The General Conference on Weights and Measures voted today to redefine the **kilogram**. The official definition no longer refers to the mass of the International Prototype of the Kilogram (IPK) stored at the BIPM (Bureau International des Poids et Measures) in France. The **Coulomb**, **kelvin**, and **mole** have also been redefined.

The vote took place today, 2018-11-16, and the new definitions will officially begin 2019-05-20.

## New definition of kilogram

Until now, Planck’s constant had been **measured** to be

*h* = 6.62607015 × 10^{-34} kg m^{2} s^{-1}.

Now this is the exact value of **Planck’s constant** by definition, implicitly defining the kilogram.

The other SI units were already defined in terms of fundamental physical phenomena. The second is defined as

the duration of 9,192,631,770 periods of the radiation corresponding to the transition between the two hyperfine levels of the ground state of the cesium-133 atom

and the statement that the speed of light is

*c* = 299,792,458 m s^{-1}

went from being a measurement to a definition, much as the measurement of Planck’s constant became a definition [1].

So now the physics of cesium-133 defines the second, the speed of light defines the meter, and Planck’s constant defines the kilogram. There are no more SI units defined by physical objects.

## New definition of ampere

The elementary charge had been measured as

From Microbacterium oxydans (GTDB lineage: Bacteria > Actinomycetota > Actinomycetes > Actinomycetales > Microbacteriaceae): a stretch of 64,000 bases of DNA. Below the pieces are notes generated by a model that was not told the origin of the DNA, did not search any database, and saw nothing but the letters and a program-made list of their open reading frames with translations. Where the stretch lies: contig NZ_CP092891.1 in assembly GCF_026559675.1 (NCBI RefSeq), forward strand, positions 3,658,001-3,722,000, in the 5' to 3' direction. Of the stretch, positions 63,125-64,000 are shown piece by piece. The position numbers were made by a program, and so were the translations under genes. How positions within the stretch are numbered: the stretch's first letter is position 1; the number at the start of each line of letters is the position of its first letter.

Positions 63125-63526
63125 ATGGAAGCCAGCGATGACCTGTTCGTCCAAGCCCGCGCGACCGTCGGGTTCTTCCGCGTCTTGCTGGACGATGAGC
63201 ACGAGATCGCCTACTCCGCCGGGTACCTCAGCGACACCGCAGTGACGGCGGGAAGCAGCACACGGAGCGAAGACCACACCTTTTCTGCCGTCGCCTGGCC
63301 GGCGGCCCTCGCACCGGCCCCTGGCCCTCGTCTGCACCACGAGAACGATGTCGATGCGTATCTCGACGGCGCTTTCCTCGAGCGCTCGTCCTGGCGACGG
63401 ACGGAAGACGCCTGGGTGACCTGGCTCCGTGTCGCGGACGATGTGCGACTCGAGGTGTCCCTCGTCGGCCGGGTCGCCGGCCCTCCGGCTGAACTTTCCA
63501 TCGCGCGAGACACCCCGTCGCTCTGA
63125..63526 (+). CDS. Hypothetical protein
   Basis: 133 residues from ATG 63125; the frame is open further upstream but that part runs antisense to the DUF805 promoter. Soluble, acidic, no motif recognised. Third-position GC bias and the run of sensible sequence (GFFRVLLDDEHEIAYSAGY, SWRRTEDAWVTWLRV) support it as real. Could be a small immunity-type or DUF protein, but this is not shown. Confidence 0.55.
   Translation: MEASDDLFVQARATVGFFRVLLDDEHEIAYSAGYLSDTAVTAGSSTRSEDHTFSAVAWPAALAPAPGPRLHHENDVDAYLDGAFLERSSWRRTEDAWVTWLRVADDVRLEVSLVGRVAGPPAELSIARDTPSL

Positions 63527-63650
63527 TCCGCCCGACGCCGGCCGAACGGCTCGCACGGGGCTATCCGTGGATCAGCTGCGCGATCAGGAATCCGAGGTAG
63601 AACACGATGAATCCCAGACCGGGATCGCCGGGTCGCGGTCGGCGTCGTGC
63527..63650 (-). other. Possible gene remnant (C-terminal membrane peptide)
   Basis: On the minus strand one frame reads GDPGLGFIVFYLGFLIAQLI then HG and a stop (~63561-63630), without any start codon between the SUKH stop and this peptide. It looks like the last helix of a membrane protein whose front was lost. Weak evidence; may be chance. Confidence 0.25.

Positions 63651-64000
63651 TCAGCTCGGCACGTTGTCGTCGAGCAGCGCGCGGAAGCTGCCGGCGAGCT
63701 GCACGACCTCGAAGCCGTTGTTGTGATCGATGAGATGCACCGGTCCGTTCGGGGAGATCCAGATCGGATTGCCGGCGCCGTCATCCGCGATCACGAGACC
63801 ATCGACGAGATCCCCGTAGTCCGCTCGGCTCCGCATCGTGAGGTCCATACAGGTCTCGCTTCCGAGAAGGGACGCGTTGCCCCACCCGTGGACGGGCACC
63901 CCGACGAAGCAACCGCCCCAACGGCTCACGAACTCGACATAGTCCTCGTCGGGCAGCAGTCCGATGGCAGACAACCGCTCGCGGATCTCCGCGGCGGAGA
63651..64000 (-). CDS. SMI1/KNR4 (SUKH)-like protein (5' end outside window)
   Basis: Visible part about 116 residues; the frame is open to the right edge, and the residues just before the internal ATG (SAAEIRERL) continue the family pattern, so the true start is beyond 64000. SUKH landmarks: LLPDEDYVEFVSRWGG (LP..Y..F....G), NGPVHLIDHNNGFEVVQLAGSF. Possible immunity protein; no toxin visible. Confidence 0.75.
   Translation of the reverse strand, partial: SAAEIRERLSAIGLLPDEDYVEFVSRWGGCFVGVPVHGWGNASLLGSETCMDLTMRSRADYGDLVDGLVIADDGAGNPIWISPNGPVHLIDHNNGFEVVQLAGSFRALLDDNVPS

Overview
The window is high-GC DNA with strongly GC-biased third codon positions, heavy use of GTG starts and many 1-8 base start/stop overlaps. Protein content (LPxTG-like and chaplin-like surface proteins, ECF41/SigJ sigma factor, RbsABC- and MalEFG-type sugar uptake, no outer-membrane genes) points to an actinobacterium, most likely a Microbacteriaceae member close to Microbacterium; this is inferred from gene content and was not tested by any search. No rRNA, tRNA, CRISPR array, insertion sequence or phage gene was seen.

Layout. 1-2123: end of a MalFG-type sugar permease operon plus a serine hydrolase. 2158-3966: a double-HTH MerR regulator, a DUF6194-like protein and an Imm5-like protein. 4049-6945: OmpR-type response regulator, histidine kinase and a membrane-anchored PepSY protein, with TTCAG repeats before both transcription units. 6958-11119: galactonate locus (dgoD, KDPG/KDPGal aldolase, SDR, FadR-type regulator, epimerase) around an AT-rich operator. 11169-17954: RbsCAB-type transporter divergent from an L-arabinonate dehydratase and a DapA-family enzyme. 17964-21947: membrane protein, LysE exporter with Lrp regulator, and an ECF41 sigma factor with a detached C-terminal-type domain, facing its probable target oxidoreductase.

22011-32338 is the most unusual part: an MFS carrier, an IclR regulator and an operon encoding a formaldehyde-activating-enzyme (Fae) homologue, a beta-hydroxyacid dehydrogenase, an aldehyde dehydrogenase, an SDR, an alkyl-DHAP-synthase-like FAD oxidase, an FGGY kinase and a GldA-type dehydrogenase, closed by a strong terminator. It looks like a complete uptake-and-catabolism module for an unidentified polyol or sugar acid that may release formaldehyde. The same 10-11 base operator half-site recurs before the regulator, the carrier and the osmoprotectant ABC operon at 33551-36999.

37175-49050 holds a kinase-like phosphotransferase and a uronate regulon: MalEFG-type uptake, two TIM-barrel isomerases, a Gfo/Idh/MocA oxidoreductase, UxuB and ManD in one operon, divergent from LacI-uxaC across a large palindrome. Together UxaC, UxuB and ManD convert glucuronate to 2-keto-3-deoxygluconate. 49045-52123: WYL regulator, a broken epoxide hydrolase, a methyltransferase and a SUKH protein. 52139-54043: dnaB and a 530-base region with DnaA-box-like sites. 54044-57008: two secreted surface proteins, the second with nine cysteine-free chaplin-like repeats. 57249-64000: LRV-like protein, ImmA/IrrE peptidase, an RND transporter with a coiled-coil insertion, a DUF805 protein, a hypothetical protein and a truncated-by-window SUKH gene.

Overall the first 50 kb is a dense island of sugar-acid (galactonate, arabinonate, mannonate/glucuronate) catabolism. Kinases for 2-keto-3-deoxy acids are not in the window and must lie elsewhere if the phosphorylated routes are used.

*e* = 1.602176634 × 10^{-19} C

and now this equation is exact by definition, defining the **coulomb** in terms of the elementary charge. And since the ampere is defined as flow of one Coulomb per second, this also changes the definition of the **ampere**.

## New definition of kelvin

The **kelvin** unit of temperature is now defined in terms of the **Boltzmann constant**, again reversing the role of measurement and definition. Now the expression

*k* = 1.380649 × 10^{-23} kg m^{2} s^{-1 }K^{-1}

for the Boltzmann constant is exact by definition, defining *K*.

## New definition of mole

Avogadro’s number is now exact, defining the mol:

*N*_{A} = 6.02214076 × 10^{23} mol^{-1}.

## Connection to Twitter accounts

Incidentally, when I first started my Twitter account @UnitFact for units of measure, I used the standard kilogram as the icon.

Then some time later I changed the icon to a Greek mu, the symbol for “micro” used with many units.

The icon for @ScienceTip, however, is Planck’s constant!

It would have been cool if I had anticipated the redefinition of the kilogram and replaced my kilogram icon with the Plank constant icon. (Actually, it’s not Planck’s constant *h* but the “reduced Planck constant” h-bar equal to *h*/2π.)

## Related posts

[1] The meter was originally defined in 1791 to be one ten-millionth of the distance from the equator to the North Pole. In 1889, it was redefined to be the distance between two marks on a metal bar stored at BIPM. In 1960 the meter was defined in terms of the spectrum of krypton-86, the first definition that did not depend on an object kept in a vault. In 1983 the definition changed to the one above, making the speed of light exact.

The second was defined in terms of the motion of the earth until 1967 when the definition in terms of cesium-133 was adopted.

Aren’t the units of Avogadro’s number atomic mass units per gram, making it a dimensionless constant? How does it make sense to write mol^{-1}?

Mole is also dimensionless: it’s just a number, like dozen.

The General Conference on Weights and Measures defined the “Avogadro Constant”, that has units 1/mol.

The “Avogadro number” is a dimensionless quantity, and has the same numerical value of the Avogadro constant when given in base units (as per Wikipedia).

So, is that how you change a variable into a constant? By using a committee? I have an easier way:

(const)kg